Then Again by Diane Keaton is everything one would expect from a memoir by a woman who embraces her quirkiness. When her mother died, Keaton inherited a collection of papers--including letters, scrapbooks, and journals--her mother had accumulated through the years. These papers reveal to Keaton a woman she both knew and didn't know and, above all else, loved.
Interpolating her own memories, inserting parallel journal entries by both herself and her mother written around the same time, and never letting her loyalties to those who have touched her heart, Keaton a heartwarming account of her life, replete with celebrity names. This is not a kiss-and-tell book nor is it strongly feminist, although Keaton does discuss both the opportunities she had that her mother couldn't because of the times in which they both respectively lived and she honestly looks at her own mid-life career as an actress in a youth saturated industry.
With every turn of the page, Keaton expresses a sincere gratitude for all the parts of her life; her confusion and quirkiness abound as does her compassion. She doesn't dish the dirt to pander to paparazzi driven needs as some writers might. Instead, she honors everything--every moment and every person--for being a part of her life. After all, how many women are afforded the opportunity to have an intimate relationship with their adolescent movie star crush?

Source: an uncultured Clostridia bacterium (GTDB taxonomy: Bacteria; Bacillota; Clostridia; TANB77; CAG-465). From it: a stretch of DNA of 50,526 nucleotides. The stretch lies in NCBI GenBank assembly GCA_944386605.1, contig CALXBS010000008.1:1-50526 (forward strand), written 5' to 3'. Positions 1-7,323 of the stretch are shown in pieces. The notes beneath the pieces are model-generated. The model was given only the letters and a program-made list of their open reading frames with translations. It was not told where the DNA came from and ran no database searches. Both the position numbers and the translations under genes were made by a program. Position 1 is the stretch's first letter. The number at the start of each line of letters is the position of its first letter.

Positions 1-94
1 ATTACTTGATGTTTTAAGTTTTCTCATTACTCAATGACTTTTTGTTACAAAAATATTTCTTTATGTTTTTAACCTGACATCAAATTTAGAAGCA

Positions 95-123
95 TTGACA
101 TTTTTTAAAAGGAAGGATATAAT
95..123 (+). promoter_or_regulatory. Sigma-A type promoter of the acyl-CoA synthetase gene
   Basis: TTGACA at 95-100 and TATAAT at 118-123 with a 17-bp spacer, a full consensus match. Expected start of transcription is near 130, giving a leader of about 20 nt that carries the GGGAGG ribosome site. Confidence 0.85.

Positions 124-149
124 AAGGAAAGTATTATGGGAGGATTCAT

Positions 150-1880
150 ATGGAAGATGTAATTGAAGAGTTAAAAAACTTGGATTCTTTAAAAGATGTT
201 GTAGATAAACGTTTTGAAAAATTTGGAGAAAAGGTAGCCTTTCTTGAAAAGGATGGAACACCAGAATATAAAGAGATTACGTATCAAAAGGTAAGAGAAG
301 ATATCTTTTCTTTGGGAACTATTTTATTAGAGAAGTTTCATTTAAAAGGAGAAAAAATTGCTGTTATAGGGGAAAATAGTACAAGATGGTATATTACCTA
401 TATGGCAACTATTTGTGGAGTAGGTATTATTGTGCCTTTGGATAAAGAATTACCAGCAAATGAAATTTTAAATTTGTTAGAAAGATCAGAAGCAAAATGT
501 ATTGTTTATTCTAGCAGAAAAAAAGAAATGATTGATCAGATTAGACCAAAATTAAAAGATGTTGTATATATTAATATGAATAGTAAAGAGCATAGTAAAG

If you already love Diane Keaton, the actress, be prepared to love her even more. If you like her, don't be surprised if you find yourself falling in love. And if you are hoping she'll tell you what she really thinks about Woody Allen's relationship with Mia Farrow or how good Warren Beatty is in bed, you'll be profoundly disappointed. As for me, I was perfectly delighted.